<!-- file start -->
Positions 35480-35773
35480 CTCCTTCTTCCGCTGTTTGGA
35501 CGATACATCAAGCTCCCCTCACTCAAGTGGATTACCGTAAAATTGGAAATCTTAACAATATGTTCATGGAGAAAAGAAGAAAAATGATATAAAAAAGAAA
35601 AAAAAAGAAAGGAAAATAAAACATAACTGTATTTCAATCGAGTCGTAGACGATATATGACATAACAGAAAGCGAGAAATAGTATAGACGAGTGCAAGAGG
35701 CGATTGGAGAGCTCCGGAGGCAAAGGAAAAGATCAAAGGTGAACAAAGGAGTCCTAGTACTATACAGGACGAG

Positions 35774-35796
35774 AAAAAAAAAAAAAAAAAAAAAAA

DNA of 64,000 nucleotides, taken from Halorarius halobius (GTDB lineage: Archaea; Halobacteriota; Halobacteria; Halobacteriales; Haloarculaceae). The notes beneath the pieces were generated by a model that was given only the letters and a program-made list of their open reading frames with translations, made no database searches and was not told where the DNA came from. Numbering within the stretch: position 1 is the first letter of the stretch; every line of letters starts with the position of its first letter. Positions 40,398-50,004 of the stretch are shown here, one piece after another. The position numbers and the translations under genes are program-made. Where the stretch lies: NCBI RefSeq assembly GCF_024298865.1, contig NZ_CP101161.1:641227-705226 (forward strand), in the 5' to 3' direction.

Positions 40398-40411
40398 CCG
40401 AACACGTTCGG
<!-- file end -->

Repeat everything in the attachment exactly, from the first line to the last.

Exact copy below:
Positions 35480-35773
35480 CTCCTTCTTCCGCTGTTTGGA
35501 CGATACATCAAGCTCCCCTCACTCAAGTGGATTACCGTAAAATTGGAAATCTTAACAATATGTTCATGGAGAAAAGAAGAAAAATGATATAAAAAAGAAA
35601 AAAAAAGAAAGGAAAATAAAACATAACTGTATTTCAATCGAGTCGTAGACGATATATGACATAACAGAAAGCGAGAAATAGTATAGACGAGTGCAAGAGG
35701 CGATTGGAGAGCTCCGGAGGCAAAGGAAAAGATCAAAGGTGAACAAAGGAGTCCTAGTACTATACAGGACGAG

Positions 35774-35796
35774 AAAAAAAAAAAAAAAAAAAAAAA

DNA of 64,000 nucleotides, taken from Halorarius halobius (GTDB lineage: Archaea; Halobacteriota; Halobacteria; Halobacteriales; Haloarculaceae). The notes beneath the pieces were generated by a model that was given only the letters and a program-made list of their open reading frames with translations, made no database searches and was not told where the DNA came from. Numbering within the stretch: position 1 is the first letter of the stretch; every line of letters starts with the position of its first letter. Positions 40,398-50,004 of the stretch are shown here, one piece after another. The position numbers and the translations under genes are program-made. Where the stretch lies: NCBI RefSeq assembly GCF_024298865.1, contig NZ_CP101161.1:641227-705226 (forward strand), in the 5' to 3' direction.

Positions 40398-40411
40398 CCG
40401 AACACGTTCGG